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Between the Panels: Writers Desirée Proctor and Erica Harrell on Chasing a Dream Cross-Country, Letting the Art Speak, and Using Zoom Before It Was Cool

“Between the Panels” is a bi-weekly interview series focusing on comic book creators of all experience levels, seeking to examine not just what each individual creates, but how they go about creating it.

There may be easier ways to find a writing partner than two people separately moving 3,000 miles before meeting, but that’s how Erica Harrell and Desirée Proctor came together. Since then, they’ve experienced the ups and downs of the writing life while practicing their craft in a variety of media, most recently as co-authors of the alternate history miniseries, Nuclear Power.
First off, the basics…
Your specialties (artist/writer/letterer/inker/etc.): Writers
Your home base: Los Angeles, CA
Social Media
Instagram: @desire_yay
Twitter: @ericaharell

Fanbase Press Contributor Kevin Sharp: As writers who have worked in other media, what attracts you to making comics?

Desirée Proctor: I think comics have always been a passion for both of us. As a kid, I loved reading the Supergirl comics and watching the X-Men animated series. Erica and I bonded during trips to Comic-Con. So for us, writing comics is something we do because it makes us happy.

Erica Harrell: I think there is something really powerful about combining words and illustrations. As a kid, comics were a treat because it was more than a book but less than a movie. Getting to work in this medium is a dream come true.
KS: What’s the secret origin of the Desirée-Erica writing team? Was it for a certain project, or did you know each other first and then later teamed up as writers?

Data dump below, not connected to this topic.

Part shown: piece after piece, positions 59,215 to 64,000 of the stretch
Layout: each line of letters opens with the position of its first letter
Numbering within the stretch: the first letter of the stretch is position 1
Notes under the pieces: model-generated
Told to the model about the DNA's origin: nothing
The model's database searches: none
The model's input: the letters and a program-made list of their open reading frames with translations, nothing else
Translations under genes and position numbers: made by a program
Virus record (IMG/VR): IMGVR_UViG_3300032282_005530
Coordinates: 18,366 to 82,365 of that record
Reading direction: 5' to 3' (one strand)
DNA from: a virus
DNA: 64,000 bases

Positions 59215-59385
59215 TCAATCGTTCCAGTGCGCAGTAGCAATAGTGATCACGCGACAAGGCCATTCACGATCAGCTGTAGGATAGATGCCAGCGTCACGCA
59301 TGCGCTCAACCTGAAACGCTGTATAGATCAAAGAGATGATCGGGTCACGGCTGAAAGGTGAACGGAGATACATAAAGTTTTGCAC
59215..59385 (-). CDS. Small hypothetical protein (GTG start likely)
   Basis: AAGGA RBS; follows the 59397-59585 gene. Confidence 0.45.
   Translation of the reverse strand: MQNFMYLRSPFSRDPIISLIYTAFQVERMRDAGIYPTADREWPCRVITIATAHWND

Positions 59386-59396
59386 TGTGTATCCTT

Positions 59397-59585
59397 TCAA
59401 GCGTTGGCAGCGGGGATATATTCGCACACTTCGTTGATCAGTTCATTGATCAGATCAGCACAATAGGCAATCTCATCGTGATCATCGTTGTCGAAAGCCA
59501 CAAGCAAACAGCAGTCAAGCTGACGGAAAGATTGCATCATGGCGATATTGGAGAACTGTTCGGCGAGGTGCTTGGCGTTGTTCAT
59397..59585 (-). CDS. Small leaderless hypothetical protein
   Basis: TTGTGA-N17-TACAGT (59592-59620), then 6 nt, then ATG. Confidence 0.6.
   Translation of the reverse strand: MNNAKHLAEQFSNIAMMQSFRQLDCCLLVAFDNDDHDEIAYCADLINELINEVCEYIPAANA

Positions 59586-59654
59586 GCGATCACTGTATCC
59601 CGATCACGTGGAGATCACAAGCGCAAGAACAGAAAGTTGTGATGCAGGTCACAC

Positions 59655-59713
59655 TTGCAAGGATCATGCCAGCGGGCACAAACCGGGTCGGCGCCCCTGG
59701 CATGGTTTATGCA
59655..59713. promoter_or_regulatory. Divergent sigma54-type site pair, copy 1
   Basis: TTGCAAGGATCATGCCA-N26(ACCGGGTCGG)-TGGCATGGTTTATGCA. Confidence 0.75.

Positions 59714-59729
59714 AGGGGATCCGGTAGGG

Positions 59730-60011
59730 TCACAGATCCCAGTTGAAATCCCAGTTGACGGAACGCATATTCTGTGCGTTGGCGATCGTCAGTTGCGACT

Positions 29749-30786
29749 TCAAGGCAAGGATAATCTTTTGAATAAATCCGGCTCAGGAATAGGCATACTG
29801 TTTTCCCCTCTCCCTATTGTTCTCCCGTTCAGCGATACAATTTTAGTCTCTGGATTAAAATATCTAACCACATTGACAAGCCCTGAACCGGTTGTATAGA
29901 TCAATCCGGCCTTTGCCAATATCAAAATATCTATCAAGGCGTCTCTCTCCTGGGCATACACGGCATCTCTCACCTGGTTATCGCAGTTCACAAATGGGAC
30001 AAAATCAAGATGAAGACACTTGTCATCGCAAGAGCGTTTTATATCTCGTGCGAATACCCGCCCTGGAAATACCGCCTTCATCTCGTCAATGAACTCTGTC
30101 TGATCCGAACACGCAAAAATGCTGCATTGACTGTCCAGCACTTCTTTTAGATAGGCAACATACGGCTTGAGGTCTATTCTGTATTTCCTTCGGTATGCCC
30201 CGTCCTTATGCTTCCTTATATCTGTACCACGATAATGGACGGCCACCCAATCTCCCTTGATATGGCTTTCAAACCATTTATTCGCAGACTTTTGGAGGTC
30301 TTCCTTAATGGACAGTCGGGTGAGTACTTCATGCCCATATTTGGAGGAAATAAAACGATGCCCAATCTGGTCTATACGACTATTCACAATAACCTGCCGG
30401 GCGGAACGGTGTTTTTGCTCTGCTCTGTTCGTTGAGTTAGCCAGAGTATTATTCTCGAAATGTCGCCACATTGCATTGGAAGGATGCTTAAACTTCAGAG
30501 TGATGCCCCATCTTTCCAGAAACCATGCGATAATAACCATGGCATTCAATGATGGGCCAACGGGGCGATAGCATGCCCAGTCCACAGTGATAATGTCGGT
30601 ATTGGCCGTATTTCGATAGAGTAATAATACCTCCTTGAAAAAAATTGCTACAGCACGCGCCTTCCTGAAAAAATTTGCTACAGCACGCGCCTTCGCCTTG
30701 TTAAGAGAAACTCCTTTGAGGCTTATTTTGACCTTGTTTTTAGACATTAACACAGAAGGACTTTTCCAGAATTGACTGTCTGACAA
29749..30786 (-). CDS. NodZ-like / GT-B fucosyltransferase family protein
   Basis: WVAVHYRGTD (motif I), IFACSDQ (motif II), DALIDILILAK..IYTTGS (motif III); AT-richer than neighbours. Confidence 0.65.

DP: Erica and I graduated from the same college in Florida and met through mutual friends after I moved to Los Angeles. We bonded over comics, Game of Thrones, and Dr. Who, then I convinced her to pursue this completely unstable writing career with me. I like to think it’s worked out.

EH: All of that is true, but I like to tell people we met wrestling alligators in Florida. Because the point of storytelling is to make up stuff.

KS: Hold on, you attended the same college but didn’t meet until you’d both moved cross-country?

EH: That’s true! I was at UCF [University of Central Florida] for a very short time completing my degree and trying to get out to LA as soon as possible. So, Desirée and I had a lot of mutual friends in common, but she moved out to LA about a year after I did. Our UCF group tends to hang out a lot, so that’s how we met out here!

DP: Us Florida women always find each other.

KS: Roughly when did the idea of writing professionally start for both of you? Was it an early dream, or something you came to later?

DP: Writing was a longtime dream for me. I wrote my first feature film at 14, which I submitted to Project: Greenlight — it was terrible and I didn’t make it past the first round. I continued to write mediocre things until they became decent enough to start getting me work.

EH: In college, I was a Film Studies major and transitioned into producing shorts and indie feature films. After I moved to LA, I began working in production and creative producing. I was able to make connections and ended up pitching a couple of ideas to Disney/Nickelodeon as a creative producer. Then, Desirée and I teamed up and began writing and pitching together. Then, we sold our first animated series idea to Amazon Studios.

KS: Were those the first big writing projects you both remember creating?

EH: Desirée and I combined our love of comics and animation and created a super silly TV pitch called Fritter: The Superpowered Hushpuppy. We had an artist create the fried hushpuppy character and a composer friend wrote a theme song that was similar to the old Superman radio show music. We didn’t have an agent or manager or any real connections, but we talked our way into pitching at Disney/Nickelodeon and finally ended up selling that idea to Amazon Studios. Unfortunately, the show didn’t go to series, but it taught me that we could get our foot in the door and impress people with our ideas.